Title of article :
Changes in soil phosphatase activity and P transformation rates induced by application of N- and S-containing acid-mist to a forest canopy
Carreira، نويسنده , , J.A and Garc??a-Ruiz، نويسنده , , Liétor-Santos، نويسنده , , J and Harrison، نويسنده , , A.F، نويسنده ,
The indirect effects of acid-misting applied to tree canopies, on soil P availability, phosphatase activity and P mineralisation rates in a Sitka spruce (Picea sitchensis (Bong.) Carr) stand have been investigated. The treated trees, grouped according to five height classes, had for four years previously received acid mist consisting of a mixture of H2SO4 and NH4NO3 (pH 2.5) at concentrations of 3.2 mM H+ and 1.6 mM each of NH4+, NO3− and SO42−. These simulate cloudwater composition in uplands affected by acidic deposition. Another group of mixed height-class trees, received a double dose of acid mist. Control — no acid-misted-trees received only the usual precipitation inputs. The acid mist treatments had previously been found to induce a significant reduction in stem diameter growth, but no canopy visible injury symptoms were observed. Root bioassays had demonstrated the induction of P nutritional stress in acid-misted versus no acid-misted trees. Soil chemical analysis showed that acidifying inputs induced changes in the inorganic P subcycle by: (i) increasing acidity and P sorption capacity of the soils; and (ii) decreasing the concentration of labile inorganic P. We report here on changes in the organic P subcycle (phosphatase activity and gross mineralisation rates). We used a method which applies independent treatments to soil samples (control, HgCl2-addition, HgCl2-addition+autoclaving) to separate mineral solubilisation, organic mineralisation and immobilisation of solution P. Soil phosphatase activity was significantly lower under acid-misted trees (263.9 μg pNP h−1 g−1) than under control trees (382.0 μg pNP h−1 g−1). Soils beneath double-dose acid-misted trees showed a 42% reduction in the labile inorganic P pool-size, and a 33% increase in the labile organic P pool-size, compared to soils under control trees. A pattern of decreasing net P solubilisation and gross P mineralisation rates with increasing acid-mist dose-level was also found. Thus, the combined effects of acid-misting on the inorganic and organic P subcycles, in addition to the suggested effect of N saturation enhancing demand for P by the trees, may have induced P deficiency and reduced tree growth. The effects described are considered to be important factors in the forest decline syndrome.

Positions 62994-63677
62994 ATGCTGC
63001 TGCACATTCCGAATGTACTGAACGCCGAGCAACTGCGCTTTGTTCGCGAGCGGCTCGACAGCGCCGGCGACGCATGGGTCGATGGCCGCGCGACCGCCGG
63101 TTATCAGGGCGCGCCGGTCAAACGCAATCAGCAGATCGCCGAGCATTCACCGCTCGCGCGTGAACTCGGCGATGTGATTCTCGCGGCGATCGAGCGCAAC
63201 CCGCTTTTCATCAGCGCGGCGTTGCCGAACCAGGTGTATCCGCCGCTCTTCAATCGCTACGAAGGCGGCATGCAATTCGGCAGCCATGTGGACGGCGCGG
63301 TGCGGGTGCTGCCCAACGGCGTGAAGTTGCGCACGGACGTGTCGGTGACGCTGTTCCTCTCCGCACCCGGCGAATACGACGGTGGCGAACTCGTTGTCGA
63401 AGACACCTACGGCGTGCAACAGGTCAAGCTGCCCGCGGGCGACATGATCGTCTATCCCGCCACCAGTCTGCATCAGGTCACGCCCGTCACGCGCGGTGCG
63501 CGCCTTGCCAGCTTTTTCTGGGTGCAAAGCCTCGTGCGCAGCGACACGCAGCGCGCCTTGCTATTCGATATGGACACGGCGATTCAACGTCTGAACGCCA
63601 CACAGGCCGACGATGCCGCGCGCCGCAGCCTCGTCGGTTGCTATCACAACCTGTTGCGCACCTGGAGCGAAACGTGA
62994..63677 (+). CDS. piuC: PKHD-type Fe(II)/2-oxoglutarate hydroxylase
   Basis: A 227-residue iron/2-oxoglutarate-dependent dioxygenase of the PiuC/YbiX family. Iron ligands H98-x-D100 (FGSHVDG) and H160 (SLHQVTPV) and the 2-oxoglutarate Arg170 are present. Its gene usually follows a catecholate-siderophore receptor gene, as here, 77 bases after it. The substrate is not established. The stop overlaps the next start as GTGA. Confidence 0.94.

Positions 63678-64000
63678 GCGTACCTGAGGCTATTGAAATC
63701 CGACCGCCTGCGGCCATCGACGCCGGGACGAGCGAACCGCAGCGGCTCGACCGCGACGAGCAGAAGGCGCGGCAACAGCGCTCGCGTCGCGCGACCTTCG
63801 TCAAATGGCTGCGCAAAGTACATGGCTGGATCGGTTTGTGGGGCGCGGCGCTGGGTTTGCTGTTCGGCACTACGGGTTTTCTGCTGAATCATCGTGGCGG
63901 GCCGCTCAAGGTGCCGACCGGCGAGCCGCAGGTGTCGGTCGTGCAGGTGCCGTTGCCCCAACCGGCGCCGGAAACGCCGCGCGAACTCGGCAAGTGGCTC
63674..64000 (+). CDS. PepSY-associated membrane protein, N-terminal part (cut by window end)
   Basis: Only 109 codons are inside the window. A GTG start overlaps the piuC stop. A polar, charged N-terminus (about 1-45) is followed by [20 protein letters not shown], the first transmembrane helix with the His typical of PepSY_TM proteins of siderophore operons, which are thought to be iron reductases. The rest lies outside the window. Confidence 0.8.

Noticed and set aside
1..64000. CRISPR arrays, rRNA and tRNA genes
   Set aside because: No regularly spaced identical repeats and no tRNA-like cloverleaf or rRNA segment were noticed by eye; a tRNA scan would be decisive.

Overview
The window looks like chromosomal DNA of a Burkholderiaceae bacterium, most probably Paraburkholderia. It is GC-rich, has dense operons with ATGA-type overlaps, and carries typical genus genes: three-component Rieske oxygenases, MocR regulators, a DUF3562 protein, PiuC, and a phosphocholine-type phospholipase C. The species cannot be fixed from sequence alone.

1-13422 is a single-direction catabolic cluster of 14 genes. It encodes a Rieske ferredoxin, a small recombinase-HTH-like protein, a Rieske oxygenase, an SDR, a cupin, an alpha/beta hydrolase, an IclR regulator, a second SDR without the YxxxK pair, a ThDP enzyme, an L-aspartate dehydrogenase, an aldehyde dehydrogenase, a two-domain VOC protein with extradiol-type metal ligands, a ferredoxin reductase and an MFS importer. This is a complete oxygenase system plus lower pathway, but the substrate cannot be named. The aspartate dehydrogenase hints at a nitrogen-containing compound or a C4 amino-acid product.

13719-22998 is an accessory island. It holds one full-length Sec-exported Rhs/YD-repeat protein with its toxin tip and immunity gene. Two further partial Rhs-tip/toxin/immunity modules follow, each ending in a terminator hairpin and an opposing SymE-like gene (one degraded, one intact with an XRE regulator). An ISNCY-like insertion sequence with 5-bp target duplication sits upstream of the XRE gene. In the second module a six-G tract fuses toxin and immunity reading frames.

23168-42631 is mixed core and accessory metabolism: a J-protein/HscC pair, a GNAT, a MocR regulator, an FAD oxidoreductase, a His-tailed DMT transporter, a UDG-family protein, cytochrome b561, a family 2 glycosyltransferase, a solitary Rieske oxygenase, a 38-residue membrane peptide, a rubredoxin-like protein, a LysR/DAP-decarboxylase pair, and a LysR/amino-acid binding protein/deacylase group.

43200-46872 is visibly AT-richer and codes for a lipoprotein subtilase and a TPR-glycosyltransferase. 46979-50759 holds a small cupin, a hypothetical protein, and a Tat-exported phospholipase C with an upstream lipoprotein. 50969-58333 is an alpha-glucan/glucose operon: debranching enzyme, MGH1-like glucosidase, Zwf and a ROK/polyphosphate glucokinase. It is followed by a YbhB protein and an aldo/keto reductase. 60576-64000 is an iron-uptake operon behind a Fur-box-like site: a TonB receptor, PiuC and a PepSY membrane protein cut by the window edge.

Phosphatase activity , Acidic deposition , Picea sitchensis , soil acidification , Phosphorus availability , Gross P mineralisation , Net P solubilisation , immobilisation
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